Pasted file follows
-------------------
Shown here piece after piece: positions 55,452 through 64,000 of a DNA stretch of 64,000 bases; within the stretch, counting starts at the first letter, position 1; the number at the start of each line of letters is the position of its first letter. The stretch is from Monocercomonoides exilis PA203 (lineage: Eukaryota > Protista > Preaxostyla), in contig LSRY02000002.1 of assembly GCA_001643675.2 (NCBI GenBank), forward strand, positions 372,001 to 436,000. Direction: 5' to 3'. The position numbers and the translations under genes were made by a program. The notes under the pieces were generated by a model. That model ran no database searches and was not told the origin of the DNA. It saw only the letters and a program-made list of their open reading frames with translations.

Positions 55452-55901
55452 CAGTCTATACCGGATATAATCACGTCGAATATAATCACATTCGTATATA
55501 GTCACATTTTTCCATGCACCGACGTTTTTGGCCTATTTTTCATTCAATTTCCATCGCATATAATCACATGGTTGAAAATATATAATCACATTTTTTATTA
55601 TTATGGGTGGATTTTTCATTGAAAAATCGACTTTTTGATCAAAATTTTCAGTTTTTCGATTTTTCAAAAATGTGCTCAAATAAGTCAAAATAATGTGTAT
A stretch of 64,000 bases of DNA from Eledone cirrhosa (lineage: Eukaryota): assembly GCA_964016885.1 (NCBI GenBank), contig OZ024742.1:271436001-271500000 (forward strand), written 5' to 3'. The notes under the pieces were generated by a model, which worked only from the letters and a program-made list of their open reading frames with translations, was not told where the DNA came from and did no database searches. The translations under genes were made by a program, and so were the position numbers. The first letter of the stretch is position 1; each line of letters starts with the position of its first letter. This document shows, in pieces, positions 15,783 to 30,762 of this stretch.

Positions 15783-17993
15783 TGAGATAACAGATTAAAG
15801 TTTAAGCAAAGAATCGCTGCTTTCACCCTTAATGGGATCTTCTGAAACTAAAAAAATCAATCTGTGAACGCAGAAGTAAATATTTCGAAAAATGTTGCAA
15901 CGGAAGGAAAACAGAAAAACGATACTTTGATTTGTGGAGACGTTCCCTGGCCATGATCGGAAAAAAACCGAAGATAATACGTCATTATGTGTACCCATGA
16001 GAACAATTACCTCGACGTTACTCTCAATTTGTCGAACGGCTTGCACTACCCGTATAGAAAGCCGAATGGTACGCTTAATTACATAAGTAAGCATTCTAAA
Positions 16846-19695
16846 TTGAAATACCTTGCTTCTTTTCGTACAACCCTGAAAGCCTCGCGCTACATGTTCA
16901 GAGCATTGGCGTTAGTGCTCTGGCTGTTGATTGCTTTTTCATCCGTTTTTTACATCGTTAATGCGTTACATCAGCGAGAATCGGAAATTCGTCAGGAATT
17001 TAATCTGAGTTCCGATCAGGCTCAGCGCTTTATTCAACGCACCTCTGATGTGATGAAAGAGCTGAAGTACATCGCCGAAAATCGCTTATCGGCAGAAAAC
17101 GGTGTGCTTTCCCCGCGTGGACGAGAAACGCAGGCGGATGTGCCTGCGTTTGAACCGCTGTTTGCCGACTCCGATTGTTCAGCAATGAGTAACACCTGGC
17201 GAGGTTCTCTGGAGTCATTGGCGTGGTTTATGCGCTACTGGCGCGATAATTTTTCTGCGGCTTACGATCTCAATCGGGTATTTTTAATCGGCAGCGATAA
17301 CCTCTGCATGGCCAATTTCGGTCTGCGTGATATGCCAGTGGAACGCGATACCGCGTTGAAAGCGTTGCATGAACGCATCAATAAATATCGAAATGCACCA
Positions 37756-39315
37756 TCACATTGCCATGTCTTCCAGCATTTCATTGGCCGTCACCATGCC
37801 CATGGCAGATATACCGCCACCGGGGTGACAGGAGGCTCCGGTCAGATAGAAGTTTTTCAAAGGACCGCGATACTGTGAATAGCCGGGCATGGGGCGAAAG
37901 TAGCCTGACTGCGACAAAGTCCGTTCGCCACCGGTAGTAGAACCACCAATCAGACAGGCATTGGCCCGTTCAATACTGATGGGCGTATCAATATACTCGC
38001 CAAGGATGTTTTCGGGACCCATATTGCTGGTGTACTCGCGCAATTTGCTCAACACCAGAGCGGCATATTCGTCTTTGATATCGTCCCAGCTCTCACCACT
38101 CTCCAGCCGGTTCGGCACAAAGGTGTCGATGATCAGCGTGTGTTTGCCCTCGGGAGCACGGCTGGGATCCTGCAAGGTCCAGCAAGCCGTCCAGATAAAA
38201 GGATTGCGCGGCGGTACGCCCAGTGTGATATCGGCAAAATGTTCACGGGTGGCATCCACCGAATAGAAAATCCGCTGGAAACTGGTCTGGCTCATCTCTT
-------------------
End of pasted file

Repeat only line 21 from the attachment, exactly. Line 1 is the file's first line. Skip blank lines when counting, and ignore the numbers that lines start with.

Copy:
37801 CATGGCAGATATACCGCCACCGGGGTGACAGGAGGCTCCGGTCAGATAGAAGTTTTTCAAAGGACCGCGATACTGTGAATAGCCGGGCATGGGGCGAAAG